Don’t F**k With Cats – Hunting An Internet Killer

Don’t F**k With Cats – Hunting An Internet Killer

Netflix Series
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8.2

Great

8.5

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Horrifying and compelling in equal measure, the Don't F**k With Cats documentary follows a number of amateur internet detectives trying to track down a man who posted a video of himself killing two kittens.

The internet is an enshrinement to the human condition. Every aspect of our psyche is reflected in all its best, and worst, qualities. Internet sub-culture has named a variety of these recurring traits, one of the most well-known being ‘Rule 34’: if it exists, there will be porn of it. No exceptions.

Another, apparently unspoken, rule is that the internet will let slide the majority of troll-like or contemptuous things you say or do. But, whatever you say or do, don’t ever, ever, f**k with cats. Because the internet loves cats so unquestionably that there will be consequences.

The Don't F**k With Cats – Hunting An Internet Killer documentary follows what starts as a piece of amateur revenge investigation. In 2010 a video called 1 Boy 2 Kittens surfaces online. The video shows a young man placing kittens inside a vacuum seal bag and then sucking out the air, killing them. Online outrage ensues and a Facebook group is established with the sole purpose of trying to track down the male by deducing what clues they can from the video. What country uses that kind of power outlet? Where are those kinds of vacuum cleaners sold? What is the significance of the background music? The hunt is on.

This documentary-style is very much ingrained in the online world. Investigations involve Google Earth, uncovering ‘sock puppet’ accounts (fake social media profiles designed to spread out a co-ordinated message), and photo image metadata. The extent to which the Facebook sleuths (of which ‘John Green’ and Deanna Thompson aka ‘Baudi Moovan’ are the predominant interviewees) manage to narrow down global possibilities to one specific street is astounding. That the show inadvertently highlights how easy it would be for someone with malicious intent to use the same techniques is something perhaps best not dwelled upon. Indeed, a video uploaded simply showing one group member’s place of work (as an intimidation tactic) is almost as terrifying as the crimes documented.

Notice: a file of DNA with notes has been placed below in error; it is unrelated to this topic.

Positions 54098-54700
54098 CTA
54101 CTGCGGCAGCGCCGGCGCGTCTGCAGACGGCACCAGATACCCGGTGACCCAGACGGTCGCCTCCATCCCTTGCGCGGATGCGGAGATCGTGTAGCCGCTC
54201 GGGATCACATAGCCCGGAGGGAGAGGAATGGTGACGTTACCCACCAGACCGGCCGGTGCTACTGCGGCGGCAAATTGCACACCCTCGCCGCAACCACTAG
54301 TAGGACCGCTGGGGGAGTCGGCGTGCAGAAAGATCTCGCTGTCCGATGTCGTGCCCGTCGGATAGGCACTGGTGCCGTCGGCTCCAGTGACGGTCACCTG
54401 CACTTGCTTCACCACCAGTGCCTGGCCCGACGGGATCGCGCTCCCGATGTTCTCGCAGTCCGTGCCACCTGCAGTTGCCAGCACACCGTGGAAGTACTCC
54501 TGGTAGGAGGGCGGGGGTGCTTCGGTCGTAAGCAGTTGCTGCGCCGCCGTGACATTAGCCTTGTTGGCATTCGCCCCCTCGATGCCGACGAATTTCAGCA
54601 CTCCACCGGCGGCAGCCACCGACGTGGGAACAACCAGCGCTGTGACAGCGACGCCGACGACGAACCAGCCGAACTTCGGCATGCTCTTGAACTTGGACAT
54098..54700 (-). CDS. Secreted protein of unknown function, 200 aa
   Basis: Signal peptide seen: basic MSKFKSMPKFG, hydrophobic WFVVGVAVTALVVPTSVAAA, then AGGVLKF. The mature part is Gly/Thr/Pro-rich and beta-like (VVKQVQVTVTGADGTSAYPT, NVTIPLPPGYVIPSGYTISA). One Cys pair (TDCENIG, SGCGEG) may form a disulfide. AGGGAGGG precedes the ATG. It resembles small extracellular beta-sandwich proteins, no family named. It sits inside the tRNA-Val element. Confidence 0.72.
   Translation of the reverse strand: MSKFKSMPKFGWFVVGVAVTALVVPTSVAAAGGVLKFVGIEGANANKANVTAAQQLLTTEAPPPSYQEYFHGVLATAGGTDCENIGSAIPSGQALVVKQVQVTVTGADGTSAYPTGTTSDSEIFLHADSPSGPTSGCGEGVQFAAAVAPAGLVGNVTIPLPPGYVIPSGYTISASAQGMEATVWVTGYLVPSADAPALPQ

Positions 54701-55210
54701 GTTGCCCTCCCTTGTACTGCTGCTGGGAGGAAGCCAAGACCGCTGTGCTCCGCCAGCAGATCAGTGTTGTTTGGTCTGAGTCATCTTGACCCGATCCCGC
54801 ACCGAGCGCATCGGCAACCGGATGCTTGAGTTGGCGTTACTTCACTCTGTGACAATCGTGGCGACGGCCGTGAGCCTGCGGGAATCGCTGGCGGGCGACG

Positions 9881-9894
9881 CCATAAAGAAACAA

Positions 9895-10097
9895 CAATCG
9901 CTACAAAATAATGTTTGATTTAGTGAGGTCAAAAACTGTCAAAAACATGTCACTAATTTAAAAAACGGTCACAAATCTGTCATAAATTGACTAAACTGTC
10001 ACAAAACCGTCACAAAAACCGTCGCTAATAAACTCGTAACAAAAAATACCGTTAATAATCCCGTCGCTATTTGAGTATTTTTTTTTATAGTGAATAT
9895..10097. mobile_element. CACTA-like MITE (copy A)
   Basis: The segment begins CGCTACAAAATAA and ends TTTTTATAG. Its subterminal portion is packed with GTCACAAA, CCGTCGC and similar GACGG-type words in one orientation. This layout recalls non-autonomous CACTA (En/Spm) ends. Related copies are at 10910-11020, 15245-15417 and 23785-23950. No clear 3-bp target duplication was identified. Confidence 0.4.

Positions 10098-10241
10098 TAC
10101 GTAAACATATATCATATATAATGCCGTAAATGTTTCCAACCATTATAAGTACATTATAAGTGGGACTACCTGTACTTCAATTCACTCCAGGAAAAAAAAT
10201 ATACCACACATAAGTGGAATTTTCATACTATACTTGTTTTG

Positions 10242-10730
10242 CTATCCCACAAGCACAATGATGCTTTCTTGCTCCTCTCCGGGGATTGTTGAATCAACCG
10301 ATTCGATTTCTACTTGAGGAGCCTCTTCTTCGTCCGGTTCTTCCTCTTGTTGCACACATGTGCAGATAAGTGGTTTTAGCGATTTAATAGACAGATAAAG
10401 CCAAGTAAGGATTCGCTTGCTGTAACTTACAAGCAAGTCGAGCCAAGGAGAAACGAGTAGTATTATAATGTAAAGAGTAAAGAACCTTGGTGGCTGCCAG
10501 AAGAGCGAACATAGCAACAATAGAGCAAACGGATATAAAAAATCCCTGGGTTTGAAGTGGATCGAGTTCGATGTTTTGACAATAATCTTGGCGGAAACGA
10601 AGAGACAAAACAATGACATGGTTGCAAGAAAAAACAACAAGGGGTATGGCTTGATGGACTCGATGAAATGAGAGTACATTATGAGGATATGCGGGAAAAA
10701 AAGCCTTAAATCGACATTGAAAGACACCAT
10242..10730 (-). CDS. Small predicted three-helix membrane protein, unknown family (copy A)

Once the potential feline felon is identified the self-proclaimed nerds hit a brick wall in trying to get the authorities involved but, as they state, it is a well-known element of serial killer profiling that many start with abusing animals. Chillingly, the perpetrator uploads more videos, infiltrates the Facebook group to taunt his trackers and escalates his behaviour up to the point where a video of an actual murder is uploaded and body parts were mailed to the offices of Canadian political parties.

Considering the killer’s crimes are posted to the internet and it is internet researchers that try to track him down it is unsurprising that the producers opt for a very ‘live-action typing’ presentation style. Facebook posts are typed in, notification bells ding, comments are zoomed in on, and maps scrolled over. The over-reliance on this can grate at times. Do we really need to see a series of banal social media comments in order to tell this story? Also, there is, at first, a limited amount of contributors so whether or not you find Baudi Moovan and John Green engaging will determine your enjoyment here. Thankfully, further entries come from police officers, family members, and psychologists, etc… as the hunt, and crimes, become more widespread.

That irritant (or not) aside, Don't F**k With Cats is a fascinating exploration of both how home detective work in this online age is an effective (if disrespected) tool, and also how modern technology amplifies the darker excesses of a mentally ill narcissistic mind. It’s clear that the sadist uploading tortuous footage is seeking attention and that efforts to track him down only feed into it. When Baudi turns to the camera and directly addresses us, the viewer, to ponder where vicarious responsibility lies, the point is as pertinent as it is depressingly fatalistic.

Words by Michael Record

Good

  • Horrifying and compelling real crimes
  • Amateur detective skills
  • The killer is fascinating

Bad

  • Presentation can grate
  • Initially limited contributers
  • Second episode stretches its material
8.2

Great

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